Posted on Feb 17, 2021 | 0 comments

Let’s continue……

So Esther kept her ‘Jewish’ identity hidden from the world around her. That brings up the time when others in the bible ‘hid’ their identity doesn’t it? Can you name a few? Let’s see….there was Moshe, Yosef, Sarai … just to name a few. Why would they need to stay hidden? Probably, the first and foremost reason would be survival, don’t you agree? Survival is at the core of every human being – and, I believe, God given. After all, the priority on God’s list is – LIFE (chai)! But what other reasons might there be?

The second thought that comes to my mind is ~ PURPOSE. Think about that – to ‘hide’ one’s true identity would be to fulfill a purpose for oneself or another. It is said that God works in mysterious ways…and so He does. Back to Esther.

Let’s examine her name a bit. She is called Esther in the Persian empire:

There was a Jewish man in Shushan the capital whose name was Mordechai, the son of Yair… from the tribe of Binyamin… He reared Hadassah, she is Esther, his uncle’s daughter, because she did not have a father or mother. The girl was beautiful of form and appearance, and when her parents died, Mordechai adopted her as his daughter. (Esther 2:5-7)

So we see right here that she has two names…why two names? Think of your own name…many are called by various names – I am known by … yes … “Pammy” by some of my oldest relatives … those who were a part of my life in the early years. Others call me Pamela, some Pam, and then of course there is Aunt, BFF, Sissy, and one very special name (which means so much more to me now than before) “Babe“.  Each of those names meant something different to each person. So it was with Esther. Those who called her Hadassah, truly knew her and were closest to her. Those who called her by the name Esther saw her another, more hidden side of her. Each name given in ancient days had meaning and children were named to live up to the meaning. Let’s take a peak at those meanings:

Hadas” is a myrtle, as the Talmud (Megillah 13a) explains:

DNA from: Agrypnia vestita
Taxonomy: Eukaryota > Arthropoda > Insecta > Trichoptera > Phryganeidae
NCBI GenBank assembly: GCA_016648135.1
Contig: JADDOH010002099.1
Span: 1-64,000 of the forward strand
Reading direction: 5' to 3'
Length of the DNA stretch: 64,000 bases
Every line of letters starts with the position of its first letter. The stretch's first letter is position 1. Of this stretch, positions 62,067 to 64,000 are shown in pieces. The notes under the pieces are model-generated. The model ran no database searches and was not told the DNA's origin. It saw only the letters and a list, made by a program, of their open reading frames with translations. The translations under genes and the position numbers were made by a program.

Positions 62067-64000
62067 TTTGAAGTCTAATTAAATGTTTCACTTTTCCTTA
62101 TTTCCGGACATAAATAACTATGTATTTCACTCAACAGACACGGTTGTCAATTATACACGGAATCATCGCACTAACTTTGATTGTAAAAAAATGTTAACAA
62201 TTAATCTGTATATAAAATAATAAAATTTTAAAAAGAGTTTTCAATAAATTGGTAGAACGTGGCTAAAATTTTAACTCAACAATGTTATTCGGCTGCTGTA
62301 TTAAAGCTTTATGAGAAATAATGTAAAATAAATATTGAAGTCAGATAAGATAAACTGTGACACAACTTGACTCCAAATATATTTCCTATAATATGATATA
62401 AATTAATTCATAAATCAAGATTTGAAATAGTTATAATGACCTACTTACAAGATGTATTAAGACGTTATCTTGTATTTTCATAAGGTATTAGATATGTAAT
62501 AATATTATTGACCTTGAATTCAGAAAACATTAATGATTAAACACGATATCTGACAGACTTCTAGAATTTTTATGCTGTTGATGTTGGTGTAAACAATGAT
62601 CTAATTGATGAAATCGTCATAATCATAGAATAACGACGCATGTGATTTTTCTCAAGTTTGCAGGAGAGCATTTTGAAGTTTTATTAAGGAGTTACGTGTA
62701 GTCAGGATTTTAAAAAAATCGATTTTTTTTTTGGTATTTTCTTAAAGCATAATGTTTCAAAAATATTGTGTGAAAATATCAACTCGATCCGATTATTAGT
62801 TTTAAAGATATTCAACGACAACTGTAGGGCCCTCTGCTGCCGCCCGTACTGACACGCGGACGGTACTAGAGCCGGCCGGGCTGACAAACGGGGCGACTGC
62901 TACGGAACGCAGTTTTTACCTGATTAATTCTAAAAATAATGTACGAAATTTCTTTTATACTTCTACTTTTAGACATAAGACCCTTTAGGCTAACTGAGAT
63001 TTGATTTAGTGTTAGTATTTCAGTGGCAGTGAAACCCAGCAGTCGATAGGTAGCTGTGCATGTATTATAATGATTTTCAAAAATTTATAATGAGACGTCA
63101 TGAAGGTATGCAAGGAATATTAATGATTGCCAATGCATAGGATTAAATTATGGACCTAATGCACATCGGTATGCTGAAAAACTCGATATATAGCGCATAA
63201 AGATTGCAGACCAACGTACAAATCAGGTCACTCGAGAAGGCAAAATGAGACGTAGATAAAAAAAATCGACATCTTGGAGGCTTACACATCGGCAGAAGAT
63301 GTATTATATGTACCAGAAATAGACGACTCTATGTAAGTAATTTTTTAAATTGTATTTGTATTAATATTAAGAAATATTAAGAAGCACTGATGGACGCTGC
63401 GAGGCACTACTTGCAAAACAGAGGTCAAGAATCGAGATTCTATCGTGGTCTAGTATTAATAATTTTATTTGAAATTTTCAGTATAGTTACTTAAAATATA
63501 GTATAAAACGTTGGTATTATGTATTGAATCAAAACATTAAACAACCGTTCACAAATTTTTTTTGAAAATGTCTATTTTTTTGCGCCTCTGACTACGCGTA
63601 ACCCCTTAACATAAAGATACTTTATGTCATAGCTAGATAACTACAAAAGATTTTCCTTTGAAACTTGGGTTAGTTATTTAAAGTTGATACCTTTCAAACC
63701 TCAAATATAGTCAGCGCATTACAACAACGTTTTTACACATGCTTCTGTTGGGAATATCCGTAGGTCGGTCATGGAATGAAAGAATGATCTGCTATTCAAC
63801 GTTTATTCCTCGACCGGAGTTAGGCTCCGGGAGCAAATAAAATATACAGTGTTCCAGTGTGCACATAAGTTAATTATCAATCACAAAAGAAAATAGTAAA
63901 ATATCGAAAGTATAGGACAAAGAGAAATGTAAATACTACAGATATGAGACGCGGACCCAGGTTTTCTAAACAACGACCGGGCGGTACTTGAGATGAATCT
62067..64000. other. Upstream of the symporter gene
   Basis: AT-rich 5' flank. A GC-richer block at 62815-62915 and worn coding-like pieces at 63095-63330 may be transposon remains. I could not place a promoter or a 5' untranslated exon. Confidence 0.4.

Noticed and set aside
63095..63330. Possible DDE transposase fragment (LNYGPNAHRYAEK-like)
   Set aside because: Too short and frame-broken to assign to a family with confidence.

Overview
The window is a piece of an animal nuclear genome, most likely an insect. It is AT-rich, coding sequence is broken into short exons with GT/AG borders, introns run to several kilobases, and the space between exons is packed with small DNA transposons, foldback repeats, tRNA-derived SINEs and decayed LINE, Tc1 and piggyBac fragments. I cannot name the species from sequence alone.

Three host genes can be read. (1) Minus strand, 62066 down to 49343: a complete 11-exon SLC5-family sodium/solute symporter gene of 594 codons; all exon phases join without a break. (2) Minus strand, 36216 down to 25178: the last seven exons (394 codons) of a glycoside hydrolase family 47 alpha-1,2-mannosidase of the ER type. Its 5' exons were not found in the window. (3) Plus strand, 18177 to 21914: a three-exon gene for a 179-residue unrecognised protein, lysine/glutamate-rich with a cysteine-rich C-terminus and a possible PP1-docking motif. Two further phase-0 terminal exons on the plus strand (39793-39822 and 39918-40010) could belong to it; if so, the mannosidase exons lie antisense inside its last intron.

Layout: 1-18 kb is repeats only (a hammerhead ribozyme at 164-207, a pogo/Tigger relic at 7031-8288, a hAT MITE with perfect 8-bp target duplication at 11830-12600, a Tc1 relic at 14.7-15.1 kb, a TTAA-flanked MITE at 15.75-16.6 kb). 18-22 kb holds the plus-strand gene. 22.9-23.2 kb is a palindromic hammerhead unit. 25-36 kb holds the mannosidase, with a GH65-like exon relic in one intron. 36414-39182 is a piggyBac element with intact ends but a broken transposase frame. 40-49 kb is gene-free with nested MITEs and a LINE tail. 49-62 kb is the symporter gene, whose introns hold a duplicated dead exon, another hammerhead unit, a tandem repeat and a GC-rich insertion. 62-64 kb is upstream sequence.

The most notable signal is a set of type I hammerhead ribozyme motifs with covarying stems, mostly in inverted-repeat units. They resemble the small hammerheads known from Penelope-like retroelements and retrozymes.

Hadassah: myrtle leaves are sweet smelling, and used as a metaphor to describe righteous people.

Esther: from the root of “hester,” hidden, as she kept her words hidden (when she refused to disclose her nationality when chosen as queen). Also, it is similar to the Persian word “estehar” which means moon/crescent, a reference to her beauty; the nations would see her and say she is beautiful like the moon.

As we review those explanations in the Talmud and in other books, we see that these names reflect Esther’s beauty, her sweetness, and maybe most importantly, her hiddenness in a culture that defines each person in dramatic ways. As with Esther, we all seem to grope out way through life, going in and out of seasons where we must each hide ourselves from others ~ and sometimes ourselves ~ until there is clarity and light that illuminates our path.

Back to the facts….Esther, we are told, is Mordechai’s cousin and comes from the tribe of Binyamin (Benjamin) who is the son of Rachel.  She shared many characteristics of our matriarch, Rachel. In Genesis 29:17 we see that Rachel is described as one that is “beautiful of form and appearance” and her personality seems to also be a family trait as well. Like Rachel, Esther is also able to quite handily keep a secret. In Breishit Rabba 71:5 of the Midrash, it says about Rachel:

Rachel excelled in the art of silence (when keeping from Yaakov the switching of Leah at her wedding). And so did all her descendants hide information: Binyamin knew about the sale of Yosef and did not tell. Shaul: “and the matter of the (coronation to) kingship he did not tell.” Esther: “Esther did not tell of her birthplace or her nation.” (Midrash – Breishit Rabba 71:5)

In today’s world, silence or the ability to keep a secret is highly valued, especially when the reason for doing so is for a greater purpose. If you think about it, when you refuse to reveal private information you are releasing your ability to control events or manipulate circumstances, allowing a higher source to step in to bring things about as they should for that greater purpose.

So let’s stop right here and ponder on what we’ve read. Let’s apply it to you…and me. Each of us have at least two natures within that we struggle with on a daily basis. The side (or face) we show to others ~ our Esther, and the side (or face) that we hide from others ~ our Hadassah. Our Esther must deal with outside situations, precarious and sometimes harrowing circumstances that need us to rise above and beyond what many times we think we can handle. Our Esther must dress for success, for achievement, for purpose; while our Hadassah must permeate those situations with an aroma of sweetness, beauty and innocence. Our Hadassah must retain our essence of purity endeavoring our Esther to bring about a purpose greater than our own.

If that is confusing … then might I ask you to simply ponder on that throughout the day and ask the Holy One to reveal the hidden within you … with the one you know.

To be continued….

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